A few weeks ago, Jennifer Walshe was backstage at a concert hall in Essen, Germany, searching for the exit when she paused near the green room. A double bass bow was laid out, ready for the evening’s performance; attached to it, wobbling in the air, were several black-and-white balloons. Walshe grinned and pulled out her phone to snap a picture.
This esoteric musical apparatus had been prepared for a new piece, composed by Walshe, that would be premiering in a few hours’ time. Called “Some Notes on Martian Sonic Aesthetics, 2034-51,” it invites a chamber ensemble to impersonate a musically trained crew who have set up a colony on Mars and are beaming performances back to Earth.
While researching the piece, Walshe, 49, said that she had asked NASA how sound waves travel in carbon-dioxide rich atmospheres (“you don’t hear high-end frequencies”). She had also requested that packets of freeze-dried food be placed on the percussionists’ tables, so that the audience could hear the sound of astronauts chowing down, along with cans of compressed air to imitate the hiss of airlocks opening and closing.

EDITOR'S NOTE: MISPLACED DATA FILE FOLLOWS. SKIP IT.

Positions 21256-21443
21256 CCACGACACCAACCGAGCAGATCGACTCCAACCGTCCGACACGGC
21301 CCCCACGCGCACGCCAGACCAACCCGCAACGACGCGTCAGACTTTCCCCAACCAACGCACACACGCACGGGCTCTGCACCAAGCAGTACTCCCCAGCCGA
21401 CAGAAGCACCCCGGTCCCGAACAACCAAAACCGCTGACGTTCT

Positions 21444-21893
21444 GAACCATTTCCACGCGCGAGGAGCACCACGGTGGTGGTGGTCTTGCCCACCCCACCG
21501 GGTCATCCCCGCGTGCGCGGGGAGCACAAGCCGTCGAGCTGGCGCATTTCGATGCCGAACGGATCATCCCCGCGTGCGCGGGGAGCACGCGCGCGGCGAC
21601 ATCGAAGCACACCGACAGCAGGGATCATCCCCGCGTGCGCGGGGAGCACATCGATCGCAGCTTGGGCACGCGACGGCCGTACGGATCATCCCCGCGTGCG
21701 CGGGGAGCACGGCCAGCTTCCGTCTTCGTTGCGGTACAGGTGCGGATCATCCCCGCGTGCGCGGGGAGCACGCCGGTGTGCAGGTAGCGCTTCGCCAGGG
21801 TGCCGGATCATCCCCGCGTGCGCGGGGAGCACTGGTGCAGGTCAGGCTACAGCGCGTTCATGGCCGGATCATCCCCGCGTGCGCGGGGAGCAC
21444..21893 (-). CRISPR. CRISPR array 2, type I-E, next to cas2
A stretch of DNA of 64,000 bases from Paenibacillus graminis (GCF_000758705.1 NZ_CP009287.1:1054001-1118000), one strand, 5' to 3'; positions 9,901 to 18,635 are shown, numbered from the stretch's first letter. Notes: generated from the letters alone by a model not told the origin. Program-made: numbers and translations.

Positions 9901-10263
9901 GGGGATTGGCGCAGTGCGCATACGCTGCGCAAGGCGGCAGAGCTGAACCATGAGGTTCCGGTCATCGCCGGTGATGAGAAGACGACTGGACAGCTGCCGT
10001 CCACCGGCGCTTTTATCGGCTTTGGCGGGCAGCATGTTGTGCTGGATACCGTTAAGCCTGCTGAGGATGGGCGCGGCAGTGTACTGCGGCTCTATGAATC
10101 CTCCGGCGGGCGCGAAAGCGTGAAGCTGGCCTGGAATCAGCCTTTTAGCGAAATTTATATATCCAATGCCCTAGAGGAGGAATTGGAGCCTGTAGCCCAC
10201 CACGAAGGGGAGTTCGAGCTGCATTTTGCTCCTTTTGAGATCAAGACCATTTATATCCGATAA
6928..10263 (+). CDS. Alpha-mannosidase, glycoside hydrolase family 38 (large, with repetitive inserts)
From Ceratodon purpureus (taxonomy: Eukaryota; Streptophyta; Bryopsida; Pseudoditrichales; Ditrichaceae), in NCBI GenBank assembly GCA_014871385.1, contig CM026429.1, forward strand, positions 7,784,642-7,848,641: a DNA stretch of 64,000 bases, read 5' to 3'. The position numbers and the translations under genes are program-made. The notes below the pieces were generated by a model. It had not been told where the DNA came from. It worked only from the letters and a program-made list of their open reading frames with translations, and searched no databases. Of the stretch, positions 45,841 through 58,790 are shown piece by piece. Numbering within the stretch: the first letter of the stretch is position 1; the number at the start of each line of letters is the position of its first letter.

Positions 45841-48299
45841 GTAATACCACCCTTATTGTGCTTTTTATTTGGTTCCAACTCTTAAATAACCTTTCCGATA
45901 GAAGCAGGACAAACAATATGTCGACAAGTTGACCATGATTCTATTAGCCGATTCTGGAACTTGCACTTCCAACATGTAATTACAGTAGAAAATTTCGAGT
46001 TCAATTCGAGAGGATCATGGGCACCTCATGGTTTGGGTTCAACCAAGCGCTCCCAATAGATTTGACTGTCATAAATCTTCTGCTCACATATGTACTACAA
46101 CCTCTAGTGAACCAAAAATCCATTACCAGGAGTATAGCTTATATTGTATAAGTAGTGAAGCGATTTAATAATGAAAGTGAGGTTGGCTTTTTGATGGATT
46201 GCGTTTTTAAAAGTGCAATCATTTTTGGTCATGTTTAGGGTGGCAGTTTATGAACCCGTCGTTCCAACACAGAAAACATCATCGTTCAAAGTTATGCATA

And the helium-filled balloons? Here to make the double bassist’s bow feel 60 percent lighter, as though he were playing in Martian gravity. “I’m a hardcore science fiction fan,” Walshe said as she strode onto the street. “I want things to be as accurate as possible.”
We are having trouble retrieving the article content.
We are confirming your access to this article, this will take just a moment. However, if you are using Reader mode please log in, subscribe, or exit Reader mode since we are unable to verify access in that state.
Confirming article access.
If you are a subscriber, please log in.